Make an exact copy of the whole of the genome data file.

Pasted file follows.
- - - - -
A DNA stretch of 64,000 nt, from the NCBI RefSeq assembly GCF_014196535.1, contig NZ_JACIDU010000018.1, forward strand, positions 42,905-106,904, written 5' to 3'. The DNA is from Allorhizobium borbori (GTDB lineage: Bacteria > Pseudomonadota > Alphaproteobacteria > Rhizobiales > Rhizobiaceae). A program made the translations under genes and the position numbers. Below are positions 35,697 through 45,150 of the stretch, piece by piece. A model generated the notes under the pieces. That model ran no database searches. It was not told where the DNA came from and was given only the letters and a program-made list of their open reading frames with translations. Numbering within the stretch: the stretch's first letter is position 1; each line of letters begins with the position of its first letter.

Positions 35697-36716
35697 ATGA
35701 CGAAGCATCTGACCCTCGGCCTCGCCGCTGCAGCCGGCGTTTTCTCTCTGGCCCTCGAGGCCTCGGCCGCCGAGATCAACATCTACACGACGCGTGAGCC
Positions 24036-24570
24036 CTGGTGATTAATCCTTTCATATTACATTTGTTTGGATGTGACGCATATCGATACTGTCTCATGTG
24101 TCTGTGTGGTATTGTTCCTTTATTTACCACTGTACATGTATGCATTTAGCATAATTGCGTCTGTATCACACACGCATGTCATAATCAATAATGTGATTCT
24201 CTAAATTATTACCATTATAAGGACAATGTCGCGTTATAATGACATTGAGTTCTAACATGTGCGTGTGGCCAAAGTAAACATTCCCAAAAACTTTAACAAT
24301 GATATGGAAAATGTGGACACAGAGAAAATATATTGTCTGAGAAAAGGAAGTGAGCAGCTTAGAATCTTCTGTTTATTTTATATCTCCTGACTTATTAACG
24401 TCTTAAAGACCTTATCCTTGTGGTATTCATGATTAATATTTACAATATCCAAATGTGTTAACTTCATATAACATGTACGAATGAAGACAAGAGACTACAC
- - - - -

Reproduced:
A DNA stretch of 64,000 nt, from the NCBI RefSeq assembly GCF_014196535.1, contig NZ_JACIDU010000018.1, forward strand, positions 42,905-106,904, written 5' to 3'. The DNA is from Allorhizobium borbori (GTDB lineage: Bacteria > Pseudomonadota > Alphaproteobacteria > Rhizobiales > Rhizobiaceae). A program made the translations under genes and the position numbers. Below are positions 35,697 through 45,150 of the stretch, piece by piece. A model generated the notes under the pieces. That model ran no database searches. It was not told where the DNA came from and was given only the letters and a program-made list of their open reading frames with translations. Numbering within the stretch: the stretch's first letter is position 1; each line of letters begins with the position of its first letter.

Positions 35697-36716
35697 ATGA
35701 CGAAGCATCTGACCCTCGGCCTCGCCGCTGCAGCCGGCGTTTTCTCTCTGGCCCTCGAGGCCTCGGCCGCCGAGATCAACATCTACACGACGCGTGAGCC
Positions 24036-24570
24036 CTGGTGATTAATCCTTTCATATTACATTTGTTTGGATGTGACGCATATCGATACTGTCTCATGTG
24101 TCTGTGTGGTATTGTTCCTTTATTTACCACTGTACATGTATGCATTTAGCATAATTGCGTCTGTATCACACACGCATGTCATAATCAATAATGTGATTCT
24201 CTAAATTATTACCATTATAAGGACAATGTCGCGTTATAATGACATTGAGTTCTAACATGTGCGTGTGGCCAAAGTAAACATTCCCAAAAACTTTAACAAT
24301 GATATGGAAAATGTGGACACAGAGAAAATATATTGTCTGAGAAAAGGAAGTGAGCAGCTTAGAATCTTCTGTTTATTTTATATCTCCTGACTTATTAACG
24401 TCTTAAAGACCTTATCCTTGTGGTATTCATGATTAATATTTACAATATCCAAATGTGTTAACTTCATATAACATGTACGAATGAAGACAAGAGACTACAC